I recently read an article at Fair Observer about the difficultly of translation (tweeted by James Neal). “Google, Duolingo and the Problems of Internet Translation” describes two ways to translate: the machine translations by Google and the crowd-sourced translations from Duolingo. Victoria Livingstone, the author of the article, wrote that the trouble with these two ways is that the results usually do not properly capture nuances in language.
From the article:
To give an example, last semester I taught a course on Spanish-English translation. Although my students were all advanced learners of Spanish, many of them made exactly the same errors. For example, when they translated the last paragraph of Jorge Luis Borges’ short story, La busca de Averroes, almost all of my students translated “referí el caso” incorrectly. If I had compiled their translations, I would have ended up with an English version that read, “I referred to the case,” when a correct translation would have been something like, “I told the story.”
Her example cites a fictional story, and obviously creative writing is more prone to subtlety and colloquialism than technical writing. But even the driest, most plain writing can lend itself to translation issues.
I work on a website that provides access to databases to Spaces around the world. The site and the resources are primarily in English, so a certain knowledge of English is expected of users. But it is still my goal to make the language I use on the website as plain as possible to make sure users understand what they’re getting when they access the resources.
Originally, I tried to write to a Lexile score. I later had a revelation a while ago that I should write sentences that a user can copy and paste into Google Translate and be able to read in their own language with a minimum amount of garbling.
The way I’m doing it is translating what I write into seven languages: Spanish, Portuguese, French, Russian, Chinese, Persian, and Arabic. I then re-translate it back into English to see what I get. If the English is a mess, then I re-write the sentence.
Here is an example. I wrote the following short description of one of our resources:
This website has documentary films about human rights, culture, women’s issues, and other subjects. Because it has long videos, it may not work well with low bandwidth internet services.
I then Google-translated it into Spanish:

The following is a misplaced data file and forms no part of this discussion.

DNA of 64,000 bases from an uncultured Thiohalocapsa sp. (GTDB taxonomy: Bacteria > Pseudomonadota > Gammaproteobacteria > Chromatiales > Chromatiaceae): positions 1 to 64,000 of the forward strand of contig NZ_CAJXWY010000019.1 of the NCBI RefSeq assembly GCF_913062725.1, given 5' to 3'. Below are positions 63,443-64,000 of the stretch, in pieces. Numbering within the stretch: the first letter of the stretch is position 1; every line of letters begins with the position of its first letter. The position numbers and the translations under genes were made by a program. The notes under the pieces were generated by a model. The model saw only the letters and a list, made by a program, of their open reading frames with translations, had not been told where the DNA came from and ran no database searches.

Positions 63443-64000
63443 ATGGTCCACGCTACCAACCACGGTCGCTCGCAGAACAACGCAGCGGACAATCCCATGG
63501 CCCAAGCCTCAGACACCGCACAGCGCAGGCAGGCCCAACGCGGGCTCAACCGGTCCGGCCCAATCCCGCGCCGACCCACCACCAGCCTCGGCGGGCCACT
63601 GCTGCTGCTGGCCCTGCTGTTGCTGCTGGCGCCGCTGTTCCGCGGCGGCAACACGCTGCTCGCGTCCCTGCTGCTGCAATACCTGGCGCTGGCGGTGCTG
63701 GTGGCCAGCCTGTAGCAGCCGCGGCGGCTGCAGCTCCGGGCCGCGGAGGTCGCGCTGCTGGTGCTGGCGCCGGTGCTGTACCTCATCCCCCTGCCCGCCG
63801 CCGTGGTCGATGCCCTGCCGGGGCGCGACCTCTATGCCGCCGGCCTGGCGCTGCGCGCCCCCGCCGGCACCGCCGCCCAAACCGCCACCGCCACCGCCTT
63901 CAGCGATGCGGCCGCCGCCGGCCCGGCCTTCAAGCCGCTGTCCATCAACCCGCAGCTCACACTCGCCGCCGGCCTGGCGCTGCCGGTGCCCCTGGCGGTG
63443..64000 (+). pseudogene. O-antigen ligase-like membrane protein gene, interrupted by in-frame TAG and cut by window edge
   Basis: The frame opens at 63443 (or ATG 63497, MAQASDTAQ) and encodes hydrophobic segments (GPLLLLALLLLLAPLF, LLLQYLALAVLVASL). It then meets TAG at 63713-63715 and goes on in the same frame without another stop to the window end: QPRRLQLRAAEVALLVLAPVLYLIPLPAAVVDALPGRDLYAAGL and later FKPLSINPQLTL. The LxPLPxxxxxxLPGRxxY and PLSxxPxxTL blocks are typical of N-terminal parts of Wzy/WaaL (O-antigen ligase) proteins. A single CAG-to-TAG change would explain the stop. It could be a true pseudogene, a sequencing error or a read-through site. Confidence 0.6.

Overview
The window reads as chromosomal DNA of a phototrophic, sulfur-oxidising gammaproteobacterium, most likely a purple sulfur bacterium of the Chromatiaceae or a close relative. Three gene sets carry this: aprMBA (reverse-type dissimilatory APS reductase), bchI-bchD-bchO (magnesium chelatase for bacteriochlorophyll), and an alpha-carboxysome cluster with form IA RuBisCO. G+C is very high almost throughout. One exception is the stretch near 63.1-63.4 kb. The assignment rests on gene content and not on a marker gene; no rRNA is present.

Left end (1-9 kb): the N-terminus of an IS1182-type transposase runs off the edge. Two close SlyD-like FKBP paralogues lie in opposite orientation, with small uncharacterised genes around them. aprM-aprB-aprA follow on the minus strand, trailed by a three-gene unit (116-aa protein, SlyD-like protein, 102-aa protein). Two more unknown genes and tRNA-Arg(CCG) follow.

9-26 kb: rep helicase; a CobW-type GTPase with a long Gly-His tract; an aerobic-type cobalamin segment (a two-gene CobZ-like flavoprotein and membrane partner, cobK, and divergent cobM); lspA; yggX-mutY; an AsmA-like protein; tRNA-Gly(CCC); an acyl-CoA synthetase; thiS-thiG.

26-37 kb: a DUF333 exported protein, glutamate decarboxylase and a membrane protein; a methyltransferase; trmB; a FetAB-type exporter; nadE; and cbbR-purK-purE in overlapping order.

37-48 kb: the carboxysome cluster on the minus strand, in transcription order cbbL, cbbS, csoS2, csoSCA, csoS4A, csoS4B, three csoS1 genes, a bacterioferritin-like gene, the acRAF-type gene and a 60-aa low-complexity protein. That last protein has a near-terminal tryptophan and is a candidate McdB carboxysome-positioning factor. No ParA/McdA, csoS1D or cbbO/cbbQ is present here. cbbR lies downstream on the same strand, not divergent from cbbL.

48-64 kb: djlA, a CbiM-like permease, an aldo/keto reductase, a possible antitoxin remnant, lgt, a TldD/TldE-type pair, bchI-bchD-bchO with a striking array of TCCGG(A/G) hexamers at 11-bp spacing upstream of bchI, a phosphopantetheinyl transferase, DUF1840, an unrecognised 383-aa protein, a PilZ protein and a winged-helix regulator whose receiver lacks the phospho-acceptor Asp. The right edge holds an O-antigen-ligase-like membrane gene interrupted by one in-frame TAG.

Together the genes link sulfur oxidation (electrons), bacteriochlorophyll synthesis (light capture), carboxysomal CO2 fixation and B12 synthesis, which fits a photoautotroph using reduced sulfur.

Este sitio web cuenta con documentales sobre los derechos humanos, la cultura, temas de la mujer y otros temas. Debido a que tiene videos largos, puede que no funcione bien con servicios de bajo ancho de banda de Internet.
Here is how Google translated the Spanish back into English.
This web site features documentaries on human rights, culture, women’s issues and other topics. Because it has long videos, it may not work well with services low bandwidth of Internet.
Not bad. The bit about low bandwidth Internet services is a bit of a mess, but I think it’s okay. Next up is French:
Ce site a des films documentaires sur les droits humains, la culture, les questions des femmes, et d’autres sujets. Parce qu’il a de longues vidéos, il peut ne pas bien fonctionner avec des services à faible bande passante Internet.
And back to English:
This site has documentary films on human rights, culture, women’s issues, and other topics. Because it has long video, it may not work well with low bandwidth services Internet.
Again, not bad. That last sentence is a bit mangled, but not unintelligible. I won’t translate into all seven languages for you, but as a last example, here’s Arabic:
هذا الموقع يحتوي أفلام وثائقية حول حقوق الإنسان، والثقافة، وقضايا المرأة، وغيرها من المواضيع. لأنه يحتوي على أشرطة الفيديو طويلة، فإنه قد لا تعمل بشكل جيد مع خدمات الإنترنت عرض النطاق الترددي المنخفض.
Back to English:
This site contains documentaries about human rights, culture, and women’s issues, and other topics. Because it contains videos long, it may not work well with Internet services low bandwidth.
But again there is an issue of nuance. For all I know, there is a French word for bandwidth besides “bande passante” that Google’s translation programs are not aware of. Or maybe the word in Quebecois French is different. I am translating at a very basic level, and a lot could be lost in that translation.
I can’t worry too much about that, though. If I can get the site readable enough, then I’ll be happy.